Addressing water quality challenges, ensuring access to safe drinking water, sanitation and hygiene
Thirdly, of the 2.2 billion people who do not have access to safely managed drinking water services, many are rural people (WHO/UNICEF JMP REPORT, June 2019). Two-thirds of rural people (more than 2 billion people) still do not have water and/or soap for hygiene at home and, in sub-Saharan Africa, only 19% of them have permanent access to uncontaminated water. Difficulties in accessing safe water, in addition to serious health consequences, hinder development: the hours spent by women fetching water are too many. This results in reduced availability for education, individual development and income-generating activities. Breaking these vicious cycles and achieving SDG6 targets 6.1 and 6.2 by 2030 requires a strong acceleration of public and private commitments and mobilize a diversity of solutions adapted to each context. Some Territorial approaches to animation, equipment and rural development, which may also involve agricultural and pastoral water as well as domestic water, sanitation and hygiene, should be promoted because positive synergies between the different dimensions of development and water security are often possible.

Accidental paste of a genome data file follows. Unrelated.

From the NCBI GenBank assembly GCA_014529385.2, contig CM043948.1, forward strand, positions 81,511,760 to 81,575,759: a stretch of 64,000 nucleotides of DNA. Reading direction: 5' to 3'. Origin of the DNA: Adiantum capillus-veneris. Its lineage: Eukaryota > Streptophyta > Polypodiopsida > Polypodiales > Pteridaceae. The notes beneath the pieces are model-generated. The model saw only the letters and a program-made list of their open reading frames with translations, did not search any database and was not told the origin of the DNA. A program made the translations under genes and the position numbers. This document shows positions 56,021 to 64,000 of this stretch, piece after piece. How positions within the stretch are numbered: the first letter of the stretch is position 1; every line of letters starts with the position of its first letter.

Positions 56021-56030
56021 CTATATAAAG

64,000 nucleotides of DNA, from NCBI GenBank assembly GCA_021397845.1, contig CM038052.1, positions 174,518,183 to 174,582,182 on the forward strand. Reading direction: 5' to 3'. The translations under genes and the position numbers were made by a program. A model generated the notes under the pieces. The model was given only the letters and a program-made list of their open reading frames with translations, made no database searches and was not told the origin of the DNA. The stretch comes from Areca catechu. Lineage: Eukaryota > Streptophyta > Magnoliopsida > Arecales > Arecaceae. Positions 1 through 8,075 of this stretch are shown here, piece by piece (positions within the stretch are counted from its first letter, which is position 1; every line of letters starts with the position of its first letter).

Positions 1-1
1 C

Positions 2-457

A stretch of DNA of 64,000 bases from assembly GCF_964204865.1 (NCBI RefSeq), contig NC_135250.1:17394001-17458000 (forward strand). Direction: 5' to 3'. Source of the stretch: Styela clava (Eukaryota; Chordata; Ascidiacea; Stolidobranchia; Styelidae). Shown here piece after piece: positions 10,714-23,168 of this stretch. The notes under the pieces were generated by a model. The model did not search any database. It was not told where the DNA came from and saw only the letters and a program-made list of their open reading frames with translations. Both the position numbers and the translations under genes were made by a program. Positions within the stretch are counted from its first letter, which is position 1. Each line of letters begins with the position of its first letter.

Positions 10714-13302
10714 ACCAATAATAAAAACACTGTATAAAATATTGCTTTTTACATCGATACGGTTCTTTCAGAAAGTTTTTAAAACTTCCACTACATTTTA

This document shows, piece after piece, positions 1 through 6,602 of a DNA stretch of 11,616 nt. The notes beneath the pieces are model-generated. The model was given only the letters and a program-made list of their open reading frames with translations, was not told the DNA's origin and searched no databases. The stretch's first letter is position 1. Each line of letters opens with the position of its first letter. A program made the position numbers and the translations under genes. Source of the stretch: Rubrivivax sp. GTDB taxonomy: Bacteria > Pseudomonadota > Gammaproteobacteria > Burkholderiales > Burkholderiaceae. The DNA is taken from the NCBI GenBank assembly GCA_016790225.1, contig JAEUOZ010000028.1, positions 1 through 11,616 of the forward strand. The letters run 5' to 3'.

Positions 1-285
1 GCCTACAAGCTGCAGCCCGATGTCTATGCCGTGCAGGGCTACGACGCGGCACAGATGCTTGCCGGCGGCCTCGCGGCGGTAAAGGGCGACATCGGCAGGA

Securing the quality of water resources for domestic use involves, in addition to diversified and effective sanitation systems, water quality monitoring, and the reduction of other sources of pollution. The fight against diffuse pollution requires more respectful agricultural practices, through the treatment/recovery of livestock manure and household waste, as well as through landscape management and catchment protection plans involving local authorities and the general public. The creation of artificial wetland buffer zones and recycling water from irrigated systems are among the possible solutions.